18 August 2022
Seven years after building started, the R23-million Tsomo-Ntsongeni Multipurpose Centre in the Eastern Cape has still not been finished.
According to the spokesperson for the Eastern Cape Department of Human Settlements Yanga Funani, the contract involved a 400 seat hall, a stage, offices for the departments of Home Affairs, Health and Social Development and the SA Social Security Agency, a kitchen, ablution blocks and sports fields.
He said the project started in January 2015 and was to have been finished in September that year. “But progress was very slow to a point of stagnation,” said Funani. The contract was terminated in October and a new contractor appointed, but the new contractor had also failed to deliver.
He did not give further details.
When GroundUp visited the building, we found there were no doors, windows or roofing. The toilets had not been finished, but people were using the walls to relieve themselves. There were cracks on one wall. GroundUp was warned that the building is used by criminals who smoke drugs.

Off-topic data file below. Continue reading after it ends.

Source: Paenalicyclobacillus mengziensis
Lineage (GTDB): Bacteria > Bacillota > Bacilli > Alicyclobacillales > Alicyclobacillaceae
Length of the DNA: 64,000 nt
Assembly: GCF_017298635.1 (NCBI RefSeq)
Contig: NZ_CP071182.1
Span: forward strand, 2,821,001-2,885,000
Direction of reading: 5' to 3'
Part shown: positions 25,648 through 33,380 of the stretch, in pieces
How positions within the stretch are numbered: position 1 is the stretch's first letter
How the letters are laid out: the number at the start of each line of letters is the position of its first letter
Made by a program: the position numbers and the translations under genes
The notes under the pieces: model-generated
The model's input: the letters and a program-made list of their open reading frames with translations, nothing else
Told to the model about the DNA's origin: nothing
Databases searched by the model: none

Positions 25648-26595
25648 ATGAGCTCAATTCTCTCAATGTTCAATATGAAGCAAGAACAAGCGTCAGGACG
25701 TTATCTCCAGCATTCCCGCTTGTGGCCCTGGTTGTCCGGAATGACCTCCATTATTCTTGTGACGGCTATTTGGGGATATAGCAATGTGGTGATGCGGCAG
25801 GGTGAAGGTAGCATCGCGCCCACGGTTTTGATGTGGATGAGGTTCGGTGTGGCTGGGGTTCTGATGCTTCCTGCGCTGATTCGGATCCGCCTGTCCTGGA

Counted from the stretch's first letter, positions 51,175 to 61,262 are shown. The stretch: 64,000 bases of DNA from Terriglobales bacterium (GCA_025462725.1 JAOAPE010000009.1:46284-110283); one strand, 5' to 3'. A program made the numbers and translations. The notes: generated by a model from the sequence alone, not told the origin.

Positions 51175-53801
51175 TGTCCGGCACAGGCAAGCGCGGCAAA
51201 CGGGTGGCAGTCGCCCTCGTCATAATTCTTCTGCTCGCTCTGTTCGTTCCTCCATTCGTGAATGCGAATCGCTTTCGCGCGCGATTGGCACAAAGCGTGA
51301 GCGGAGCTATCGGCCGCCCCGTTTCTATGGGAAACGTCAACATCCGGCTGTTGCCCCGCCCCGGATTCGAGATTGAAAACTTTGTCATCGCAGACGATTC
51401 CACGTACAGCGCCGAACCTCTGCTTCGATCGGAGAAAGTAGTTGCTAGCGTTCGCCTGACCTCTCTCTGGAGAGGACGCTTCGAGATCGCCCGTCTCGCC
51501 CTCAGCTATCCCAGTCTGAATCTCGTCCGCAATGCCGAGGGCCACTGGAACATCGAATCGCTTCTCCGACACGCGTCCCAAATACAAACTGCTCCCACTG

Tsomo is a very small town. For services such as Social Development offices, SASSA, Home Affairs, residents have to go to bigger towns like Cofimvaba, Queenstown, Ngqamakhwe or Butterworth. Resident Philiswa Ntsebeza said she had been looking forward to having facilities in Tsomo.
“What we didn’t know was that government was building a place for criminals to hide,” said Ntsebeza.
“No one is telling us anything about why the building is left unfinished, it’s more than seven years now. To be honest we have lost hope that it will ever be finished,” she said.
Nkosinathi Mhlambiso, chairperson of Intsika Yethu Business Chamber and Business Forum said the forum had tried unsuccessfully to find out what had happened to the building.
“After the first contractor left we engaged the second contractor asking them about the facility and why it was not finished. The contractor told us that there’s no budget, so we left it like that,” he said.
Funani said a new tender had been issued and adjudicated in June 2022.
“The project is budgeted for and planned for 2022-23 and to be handed over to Intsika Yethu Local Municipality early 2023,” he said. The remaining budget was R11.7-million and additional funding of R5.7-million had been approved, he said. He did not say why the appointment of a new contractor had taken so long.